Extending GlusterFS with Python
Although this behavior makes sense for many applications, the performance impact for many PHP applications can be severe. Without negative-lookup caching, you're likely to search half of those directories in vain before finding the one that contains each include file, every time the including page is requested. (This pattern does occur in other environments as well, including Python Web applications, but common PHP frameworks cause those applications to be hit the hardest.) Just as the effects are severe, the benefits of adding a negative-lookup cache can be significant. For example, a C version of such a translator decreased average include-search times nearly seven-fold. What could a Python version do?
Here's part of a translator based on glupy:
@lookup_fop_t def lookup_fop (frame, this, loc, xdata): pargfid = uuid2str(loc.contents.pargfid) print "lookup FOP: %s:%s" % (pargfid, loc.contents.name) # Check the cache. if cache.has_key(pargfid) and (loc.contents.name in cache[pargfid]): dl.unwind_lookup(frame,0,this,-1,2,None,None,None,None) return 0 key = dl.get_id(frame) requests[key] = (pargfid, loc.contents.name[:]) dl.wind_lookup(frame,POINTER(xlator_t)(),loc,xdata) return 0
This is the function that gets called to look up a file, which is the core functionality for this example. Entry to this function represents a transition from C to Python, while its return represents a transition back to C. Calls through the "dl" object—a handle to the C dynamic library that supports glupy—also suspend the Python interpreter while they run. The Python decorator syntax allows you to hide most of the function-type details, and there's also a notable lack of type-conversion code. Most of what's there is domain-specific code, not boiler plate required by the infrastructure.
In the top half of this function, you simply check the cache to see if you already know the requested file won't be there. If the cache check succeeds, the lookup fails immediately, and you "unwind" the translator stack to report that fact. As with the registration functions, each operation type has its own specific wind (call downward) and unwind (return upward) functions as well. This represents a temporary return from the "Python world" to the "C world", and it's worth noting that these transitions between worlds might occur seamlessly many times while processing a single request. In particular, a common GlusterFS translator idiom is for a completion callback on one request to initiate the next, and if that request completes immediately (as done here), then you can have multiple requests and completions all on the stack at once.
Returning to the code, if you do not find an entry in the cache (and you
already know it must not be in the standard positive-lookup cache or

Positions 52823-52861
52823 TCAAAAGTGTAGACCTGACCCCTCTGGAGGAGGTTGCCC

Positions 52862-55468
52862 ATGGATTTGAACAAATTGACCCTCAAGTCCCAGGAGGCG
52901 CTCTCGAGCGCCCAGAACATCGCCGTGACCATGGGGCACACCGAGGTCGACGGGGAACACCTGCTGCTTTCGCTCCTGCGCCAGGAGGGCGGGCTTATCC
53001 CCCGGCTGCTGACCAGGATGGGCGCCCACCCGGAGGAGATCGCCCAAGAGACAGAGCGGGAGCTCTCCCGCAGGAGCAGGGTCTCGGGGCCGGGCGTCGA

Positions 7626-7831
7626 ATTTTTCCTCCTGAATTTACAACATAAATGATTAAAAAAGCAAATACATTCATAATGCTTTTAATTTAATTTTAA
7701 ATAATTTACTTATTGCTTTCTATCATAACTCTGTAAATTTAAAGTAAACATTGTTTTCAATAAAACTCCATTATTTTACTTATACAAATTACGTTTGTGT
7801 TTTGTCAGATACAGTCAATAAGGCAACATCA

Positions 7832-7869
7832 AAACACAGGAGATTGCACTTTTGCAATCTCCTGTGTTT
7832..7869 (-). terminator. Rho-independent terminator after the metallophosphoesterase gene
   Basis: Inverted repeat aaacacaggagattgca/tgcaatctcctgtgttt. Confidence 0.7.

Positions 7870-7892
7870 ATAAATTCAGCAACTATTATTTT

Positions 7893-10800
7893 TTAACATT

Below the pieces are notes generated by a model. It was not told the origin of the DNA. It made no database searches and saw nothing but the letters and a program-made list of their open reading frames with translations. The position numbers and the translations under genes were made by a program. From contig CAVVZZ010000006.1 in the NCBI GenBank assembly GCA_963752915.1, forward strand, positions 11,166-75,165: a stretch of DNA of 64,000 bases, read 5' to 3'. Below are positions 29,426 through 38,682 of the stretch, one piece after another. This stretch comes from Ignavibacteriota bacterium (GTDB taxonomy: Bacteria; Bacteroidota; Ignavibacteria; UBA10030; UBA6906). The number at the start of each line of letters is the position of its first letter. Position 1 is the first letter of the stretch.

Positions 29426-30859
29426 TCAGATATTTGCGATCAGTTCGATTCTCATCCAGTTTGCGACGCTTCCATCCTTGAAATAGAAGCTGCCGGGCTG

else you wouldn't even have been called), you pass the request on to the
next translator using
wind_lookup. When that next translator is done, it
returns control (through the glupy meta-translator) to
you retrieve your request context, conveniently stashed in a dictionary
for you by
lookup_fop, and use it to update the cache according to
whether the file was found.
There are a few other less relevant details of how this particular glupy translator works, but that really is the meat of it. With less than a hundred lines of Python code, including comments and empty lines, you can add a significant piece of functionality to a real filesystem. But, how well does it really work? As it turns out, it works very well; see Table 1. A simple test reveals that the result is slower than the C-based version of the same thing, but still more than four times as fast as the baseline. Clearly, the fact that you're caching these results matters more than what language you're using to do it.
As promising as these results are, they're more of a beginning than an end. Glupy is still a very young project, and much remains to be done. Support needs to be added for a few dozen more operation types and several data structures. There still are more ways that GlusterFS calls into translators and utility functions that translators themselves call. There are many ways the glupy interface could be made more convenient, and there are undoubtedly performance or concurrency issues still to be resolved. The most important thing is that the basic infrastructure for doing all of these things already exists, and not just for GlusterFS translators. If even a highly multithreaded and asynchronous program like this can take advantage of all that Python has to offer, so can just about any other program. Thanks to Python's extension/embedding interface and ctypes module, a "best of both worlds" approach to developing complex software is more achievable than most people think.
Glupy Source Repository: https://github.com/jdarcy/glupy
Negative-Lookup Caching Translator in C: https://github.com/jdarcy/negative-lookup
Zend (PHP) Framework on Include Files: http://framework.zend.com/manual/1.12/en/performance.classloading.html
Jeff Darcy has been working on network and distributed storage since that meant DECnet and NFS version 2 in the early 1990s. He is currently at Red Hat where he serves on the GlusterFS architecture team.
- October 2014 Issue of Linux Journal: Embedded
- Encrypt Your Dog (Mutt and GPG)
- Practical Tiny Core in the Fire Service
- New Products
- DevOps for Dummies
- Tech Tip: Really Simple HTTP Server with Python
- New Products
- Returning Values from Bash Functions
- Python Scripts as a Replacement for Bash Utility Scripts
- RSS Feeds